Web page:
- Between June 2020 and April 2021, the Council conducted several reviews on Mr X’s status under its managed contact policy. On each occasion it decided to keep the restrictions in place. It told Mr X this was because of unreasonably persistent contact with the Council about issues it said it had already dealt with or were better dealt with by the site management.
- During the restrictions Mr X raised further complaints with the Council and sought information. The Council responded to Mr X’s new complaints, however, it did not engage with Mr X about complaints it considered closed.
- In June 2020, Mr X said he had been unaware of the Council’s correspondence from November 2019. He asked the Council to provide evidence of its allegation that his words were insulting to officers.
- In its reply the Council say it provided screenshots of the derogatory language and explained that it had checked its records and not received any undelivered mail. It explained that while it was still imposing restrictions this did not stop Mr X from raising legitimate questions for information, comments, compliments, or new complaints, nor did it bar him from accessing Council services.
- In its latest review the Council has decided to keep Mr X on the managed contact register and will review his status in October 2021.
- Mr X complained to the Ombudsman in April 2021.
- The Council say the restrictions placed did not stop Mr X raising new or legitimate concerns, he just had to do it in a specific way.
- We are not an appeals body. I cannot substitute my opinion for the professional judgment of the Council. Instead, I must consider whether its decisions were properly taken. In this case that means this should be in line with its internal policy.
- The Council’s policy allows for a wide range of circumstances in which it will consider putting in place and continuing contact restrictions. The restrictions placed on Mr X were taken by the Council following what it perceived as derogatory language and unreasonable and repeated requests to deal with matters the Council felt it had previously decided. The Council in deciding to continue the restrictions, told Mr X of its decision and considered all relevant information including more recent contact with Mr X.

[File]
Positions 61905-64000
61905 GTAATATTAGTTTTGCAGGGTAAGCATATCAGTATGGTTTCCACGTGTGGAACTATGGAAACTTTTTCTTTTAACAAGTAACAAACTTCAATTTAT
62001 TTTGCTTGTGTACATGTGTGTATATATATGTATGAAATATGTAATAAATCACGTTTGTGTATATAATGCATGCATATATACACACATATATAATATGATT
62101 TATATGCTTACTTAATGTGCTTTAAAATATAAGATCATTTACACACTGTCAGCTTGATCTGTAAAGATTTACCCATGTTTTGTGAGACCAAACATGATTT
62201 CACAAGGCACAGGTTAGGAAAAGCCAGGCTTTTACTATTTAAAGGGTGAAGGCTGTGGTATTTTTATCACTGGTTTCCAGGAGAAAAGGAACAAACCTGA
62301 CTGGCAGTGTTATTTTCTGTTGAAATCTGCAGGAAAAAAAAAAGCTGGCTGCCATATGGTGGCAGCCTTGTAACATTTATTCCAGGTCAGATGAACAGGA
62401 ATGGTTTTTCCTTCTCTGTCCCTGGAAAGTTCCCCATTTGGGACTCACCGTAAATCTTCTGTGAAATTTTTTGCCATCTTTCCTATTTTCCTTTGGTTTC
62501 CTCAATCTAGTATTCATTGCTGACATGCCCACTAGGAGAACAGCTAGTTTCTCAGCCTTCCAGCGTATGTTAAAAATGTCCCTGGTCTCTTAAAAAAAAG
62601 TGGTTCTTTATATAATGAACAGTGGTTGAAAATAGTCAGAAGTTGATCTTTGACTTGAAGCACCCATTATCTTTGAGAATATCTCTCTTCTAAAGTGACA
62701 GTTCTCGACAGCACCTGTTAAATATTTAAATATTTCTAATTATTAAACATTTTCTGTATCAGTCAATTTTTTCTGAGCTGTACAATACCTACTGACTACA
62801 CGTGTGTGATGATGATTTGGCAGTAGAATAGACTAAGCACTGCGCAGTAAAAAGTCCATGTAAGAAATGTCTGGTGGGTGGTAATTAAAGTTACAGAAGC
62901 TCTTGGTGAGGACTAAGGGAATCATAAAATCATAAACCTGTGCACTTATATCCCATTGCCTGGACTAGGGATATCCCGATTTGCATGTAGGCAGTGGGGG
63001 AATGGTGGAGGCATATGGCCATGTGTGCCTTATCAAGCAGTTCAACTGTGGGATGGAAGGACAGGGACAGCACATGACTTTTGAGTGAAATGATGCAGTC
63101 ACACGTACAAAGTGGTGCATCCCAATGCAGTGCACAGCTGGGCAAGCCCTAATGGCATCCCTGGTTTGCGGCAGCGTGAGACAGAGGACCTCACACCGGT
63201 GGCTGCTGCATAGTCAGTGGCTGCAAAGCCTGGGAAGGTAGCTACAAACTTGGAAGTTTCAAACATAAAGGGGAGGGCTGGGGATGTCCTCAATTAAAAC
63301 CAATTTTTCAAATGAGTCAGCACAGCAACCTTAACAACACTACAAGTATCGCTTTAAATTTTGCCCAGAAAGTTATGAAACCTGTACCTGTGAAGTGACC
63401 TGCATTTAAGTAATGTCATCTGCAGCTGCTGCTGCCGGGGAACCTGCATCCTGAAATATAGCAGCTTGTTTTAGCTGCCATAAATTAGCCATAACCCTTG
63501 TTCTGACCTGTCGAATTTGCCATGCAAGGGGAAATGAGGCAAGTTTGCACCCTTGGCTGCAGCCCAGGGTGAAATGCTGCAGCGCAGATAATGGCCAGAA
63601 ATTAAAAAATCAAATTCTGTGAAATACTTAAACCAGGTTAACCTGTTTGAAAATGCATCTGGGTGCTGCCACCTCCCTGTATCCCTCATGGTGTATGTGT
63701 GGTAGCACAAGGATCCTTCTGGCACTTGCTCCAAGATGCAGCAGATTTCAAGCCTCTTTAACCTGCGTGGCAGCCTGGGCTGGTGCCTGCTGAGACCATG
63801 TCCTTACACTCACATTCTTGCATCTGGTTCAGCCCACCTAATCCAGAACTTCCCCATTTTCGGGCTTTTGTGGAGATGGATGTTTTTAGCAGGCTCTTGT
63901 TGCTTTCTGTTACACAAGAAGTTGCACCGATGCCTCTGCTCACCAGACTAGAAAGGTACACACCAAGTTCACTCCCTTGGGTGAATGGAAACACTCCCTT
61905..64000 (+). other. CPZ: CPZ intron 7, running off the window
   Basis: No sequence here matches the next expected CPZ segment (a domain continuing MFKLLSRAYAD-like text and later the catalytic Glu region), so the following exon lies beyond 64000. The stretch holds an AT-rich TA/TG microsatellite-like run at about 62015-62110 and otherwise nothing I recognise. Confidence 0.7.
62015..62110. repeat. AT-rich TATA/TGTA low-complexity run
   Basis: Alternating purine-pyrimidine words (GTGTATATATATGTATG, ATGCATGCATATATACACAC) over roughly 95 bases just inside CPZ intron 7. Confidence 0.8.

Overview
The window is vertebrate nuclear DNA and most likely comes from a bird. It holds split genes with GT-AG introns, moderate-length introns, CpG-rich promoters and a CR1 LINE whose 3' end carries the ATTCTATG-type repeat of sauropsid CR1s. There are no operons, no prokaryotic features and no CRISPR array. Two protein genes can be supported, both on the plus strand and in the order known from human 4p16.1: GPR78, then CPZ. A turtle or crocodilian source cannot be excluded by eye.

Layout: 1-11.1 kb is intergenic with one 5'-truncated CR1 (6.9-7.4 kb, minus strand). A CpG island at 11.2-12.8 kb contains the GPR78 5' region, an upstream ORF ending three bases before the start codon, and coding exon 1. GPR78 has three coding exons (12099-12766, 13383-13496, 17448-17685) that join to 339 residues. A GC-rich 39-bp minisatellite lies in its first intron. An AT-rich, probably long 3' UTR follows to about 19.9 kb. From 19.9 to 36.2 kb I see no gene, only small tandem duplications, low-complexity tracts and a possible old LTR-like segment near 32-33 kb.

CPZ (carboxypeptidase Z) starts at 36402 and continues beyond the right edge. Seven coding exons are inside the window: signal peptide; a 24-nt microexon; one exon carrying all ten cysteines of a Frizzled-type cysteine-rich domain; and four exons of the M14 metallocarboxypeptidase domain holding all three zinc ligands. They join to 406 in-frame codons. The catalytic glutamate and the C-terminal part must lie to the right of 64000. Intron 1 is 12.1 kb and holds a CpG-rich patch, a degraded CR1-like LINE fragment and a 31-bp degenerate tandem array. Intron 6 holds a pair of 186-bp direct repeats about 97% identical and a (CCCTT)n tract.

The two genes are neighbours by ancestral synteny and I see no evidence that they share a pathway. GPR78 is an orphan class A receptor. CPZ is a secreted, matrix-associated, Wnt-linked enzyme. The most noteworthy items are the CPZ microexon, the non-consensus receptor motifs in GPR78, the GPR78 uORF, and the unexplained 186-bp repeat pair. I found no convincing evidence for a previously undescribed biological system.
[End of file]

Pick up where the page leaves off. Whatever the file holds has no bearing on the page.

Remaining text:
- The Council’s policy does not include a right of appeal or review, and this is fault. However, the restrictions have not prevented the Council from looking into those issues it considered as new complaints, therefore the Council has not prevented Mr X from presenting his concerns. Each decision to apply or continue the restrictions on contact is a fresh decision and best practice suggests there should be a right of review. This would ensure the Council has made those decisions based on accurate information. If the subject is unhappy with that review the matter can then be referred to the Ombudsman.
- By the 28 January 2022 the Council should review its policy on Managed Contact and reflect on whether it is compatible with our guidance on managing unreasonable complaint behaviour. The Council will write to the Ombudsman to confirm the outcome of this review.
- The Council are at fault for not having a right of review against a decision to apply the policy or the restrictions applied. However, this has not caused an injustice to Mr X.
Investigator's decision on behalf of the Ombudsman